Both presidential candidates are proposing sweeping tax changes that would make municipal bonds less attractive for many investors. But experts say it's the local elections that may really decide the fate of the muni market.
Demand has been strong this year for municipal bonds, with investors plunging $42.8 billion into municipal bond funds and exchange-traded funds through October -- on pace to be the second-best year on record, according to fund researcher Lipper. It's also a major turnaround from last year, when investors yanked $14 billion from the funds. Analysts say many investors are snapping up munis to increase their tax-exempt income, especially with the Bush-era tax cuts due to expire at the end of the year if Congress doesn't act. Municipal bond income is free from federal taxes, as well as many state and local taxes.
But fears are rising that the tax advantages of municipal bonds could go away after the election, which would be a blow for retirees on fixed budgets that often rely on the investments. President Obama has proposed letting the Bush-era tax cuts expire for high earners, raising the top tax rate from 35% to 43.3%, including a 3.8% tax on income starting next year as part of the Affordable Care Act. But he has also floated the idea of limiting the amount of interest from municipal bonds that high earners can exclude from their taxable income -- to 28%, from a current maximum of 35%.
Romney, meanwhile, has proposed cutting current tax rates by 20% across the board. Similar to Obama's plan, that would lower the maximum tax break on muni bonds to 28% from a current 35%. Romney also proposes eliminating all investment income taxes for people earning $200,000 or less, who earned about half of all municipal bond interest income as of 2009, according to the Internal Revenue Service. That could encourage those taxpayers, who may be holding munis to reduce their taxable income, to sell municipal bonds for other, potentially higher-yielding investments, says Anthony Valeri, fixed-income strategist for LPL Financial. (See also: Muni-bond tax advantage at risk in deficit debate.)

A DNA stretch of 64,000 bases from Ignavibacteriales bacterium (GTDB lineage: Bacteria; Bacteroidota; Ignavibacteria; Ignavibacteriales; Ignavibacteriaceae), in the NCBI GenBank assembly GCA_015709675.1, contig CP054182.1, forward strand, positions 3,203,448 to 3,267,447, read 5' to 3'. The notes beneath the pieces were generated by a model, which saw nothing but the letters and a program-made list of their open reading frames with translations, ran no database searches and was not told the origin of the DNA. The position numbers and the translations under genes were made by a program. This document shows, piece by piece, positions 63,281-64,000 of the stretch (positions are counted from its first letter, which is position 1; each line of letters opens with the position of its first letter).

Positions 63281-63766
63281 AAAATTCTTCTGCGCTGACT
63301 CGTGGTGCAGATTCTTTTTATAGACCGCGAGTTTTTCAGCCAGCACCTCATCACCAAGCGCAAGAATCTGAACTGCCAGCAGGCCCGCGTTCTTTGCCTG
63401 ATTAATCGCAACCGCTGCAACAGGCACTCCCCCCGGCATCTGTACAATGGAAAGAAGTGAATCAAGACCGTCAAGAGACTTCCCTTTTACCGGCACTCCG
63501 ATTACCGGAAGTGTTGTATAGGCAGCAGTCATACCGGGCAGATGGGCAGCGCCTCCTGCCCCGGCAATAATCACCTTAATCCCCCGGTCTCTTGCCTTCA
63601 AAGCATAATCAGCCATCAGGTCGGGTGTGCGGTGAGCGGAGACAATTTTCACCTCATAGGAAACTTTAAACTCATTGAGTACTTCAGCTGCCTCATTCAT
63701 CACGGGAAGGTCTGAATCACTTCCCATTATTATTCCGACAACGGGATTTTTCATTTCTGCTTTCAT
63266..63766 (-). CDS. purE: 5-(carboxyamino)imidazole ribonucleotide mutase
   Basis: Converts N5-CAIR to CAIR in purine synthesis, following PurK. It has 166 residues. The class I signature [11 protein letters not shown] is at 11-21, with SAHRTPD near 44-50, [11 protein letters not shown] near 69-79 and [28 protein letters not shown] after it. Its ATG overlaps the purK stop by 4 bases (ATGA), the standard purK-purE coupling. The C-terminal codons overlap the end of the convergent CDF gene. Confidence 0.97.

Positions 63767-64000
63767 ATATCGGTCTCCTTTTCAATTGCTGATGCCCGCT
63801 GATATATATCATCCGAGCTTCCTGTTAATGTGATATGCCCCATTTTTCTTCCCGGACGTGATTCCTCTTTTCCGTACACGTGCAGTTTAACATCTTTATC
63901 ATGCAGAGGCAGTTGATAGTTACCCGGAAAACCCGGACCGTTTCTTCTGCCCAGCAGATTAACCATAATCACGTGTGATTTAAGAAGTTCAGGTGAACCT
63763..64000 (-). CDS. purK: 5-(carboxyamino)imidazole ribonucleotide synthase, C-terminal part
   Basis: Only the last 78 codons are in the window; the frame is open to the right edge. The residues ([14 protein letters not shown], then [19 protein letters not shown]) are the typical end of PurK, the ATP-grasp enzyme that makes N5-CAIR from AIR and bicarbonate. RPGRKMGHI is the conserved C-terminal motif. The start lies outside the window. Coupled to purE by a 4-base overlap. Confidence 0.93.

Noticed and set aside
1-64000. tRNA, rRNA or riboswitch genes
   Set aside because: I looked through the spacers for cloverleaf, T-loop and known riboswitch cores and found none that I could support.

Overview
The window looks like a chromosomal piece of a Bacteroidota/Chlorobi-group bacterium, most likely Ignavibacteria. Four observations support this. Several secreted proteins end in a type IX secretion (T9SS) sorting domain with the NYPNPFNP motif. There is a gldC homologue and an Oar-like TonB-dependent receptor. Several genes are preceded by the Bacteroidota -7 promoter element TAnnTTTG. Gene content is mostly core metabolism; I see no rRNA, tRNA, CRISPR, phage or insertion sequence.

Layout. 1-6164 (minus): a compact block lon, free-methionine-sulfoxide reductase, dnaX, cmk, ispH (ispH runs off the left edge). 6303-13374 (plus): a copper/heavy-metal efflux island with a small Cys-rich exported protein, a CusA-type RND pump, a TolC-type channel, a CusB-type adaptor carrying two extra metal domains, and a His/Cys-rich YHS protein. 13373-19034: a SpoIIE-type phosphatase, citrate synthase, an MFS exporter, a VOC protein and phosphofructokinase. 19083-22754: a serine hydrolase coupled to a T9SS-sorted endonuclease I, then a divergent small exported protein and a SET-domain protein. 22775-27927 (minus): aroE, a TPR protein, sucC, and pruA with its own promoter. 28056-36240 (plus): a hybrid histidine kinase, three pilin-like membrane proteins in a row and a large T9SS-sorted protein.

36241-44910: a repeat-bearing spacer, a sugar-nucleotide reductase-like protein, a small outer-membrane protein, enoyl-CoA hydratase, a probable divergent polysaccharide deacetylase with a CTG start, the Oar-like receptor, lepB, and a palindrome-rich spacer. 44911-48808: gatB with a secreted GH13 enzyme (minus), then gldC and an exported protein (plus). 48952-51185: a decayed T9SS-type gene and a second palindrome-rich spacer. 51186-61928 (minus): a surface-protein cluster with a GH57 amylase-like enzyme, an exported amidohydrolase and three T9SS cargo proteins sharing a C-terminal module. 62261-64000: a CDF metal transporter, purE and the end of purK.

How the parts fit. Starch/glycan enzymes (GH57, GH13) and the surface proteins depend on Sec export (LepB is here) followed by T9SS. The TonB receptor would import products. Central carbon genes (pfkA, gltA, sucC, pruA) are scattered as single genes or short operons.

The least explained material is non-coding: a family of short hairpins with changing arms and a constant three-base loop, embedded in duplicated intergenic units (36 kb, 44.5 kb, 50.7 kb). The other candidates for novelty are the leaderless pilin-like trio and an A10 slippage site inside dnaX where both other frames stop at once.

But experts say it will be tough for the president -- whoever he is -- to push through a tax overhaul on muni bonds if Congress remains divided. Republicans in control of the House of Representatives are likely to reject any tax increases like the cap Obama is proposing, and Democrats, which hold a majority in the Senate, are probably going to challenge any tax cuts like the ones Romney would like to see. That means that unless the Nov. 6 elections sway power strongly to one party over the other, municipal bonds are likely to keep their tax exemption, say experts. "A split Congress is your best bet to maintain the status quo," says Valeri.
Indeed, similar tax changes have been proposed -- and ignored -- in the recent past. For instance, a bill introduced last year by Senators Rob Wyden (D., Ore.) and Dan Coats (R., Ind.) that would have prevented municipal borrowers from issuing tax-exempt bonds never gained momentum, despite being a joint effort by both parties.
And even if the next president is successful in making some big tax changes, it may not be all bad news for muni bonds. For example, Obama may succeed in letting the Bush-era tax cuts expire for higher earners, but not in capping the tax exemption for munis, which would make the bonds even more appealing for high-income investors, says Kevin Giddis, head of fixed income for Raymond James. It's also possible the tax exemption will be capped, but for newly issued bonds only, which could boost demand and lift prices for the tax-exempt bonds already in the market.
As of Monday, many of the local races, along with the presidential race, still appeared to be up for grabs. "The fact that the [presidential] election is so close means you're not going to have a one-party sweep, and the status quo Congress is probably the most likely outcome," says Peter Hayes, head of BlackRock's municipal bonds group.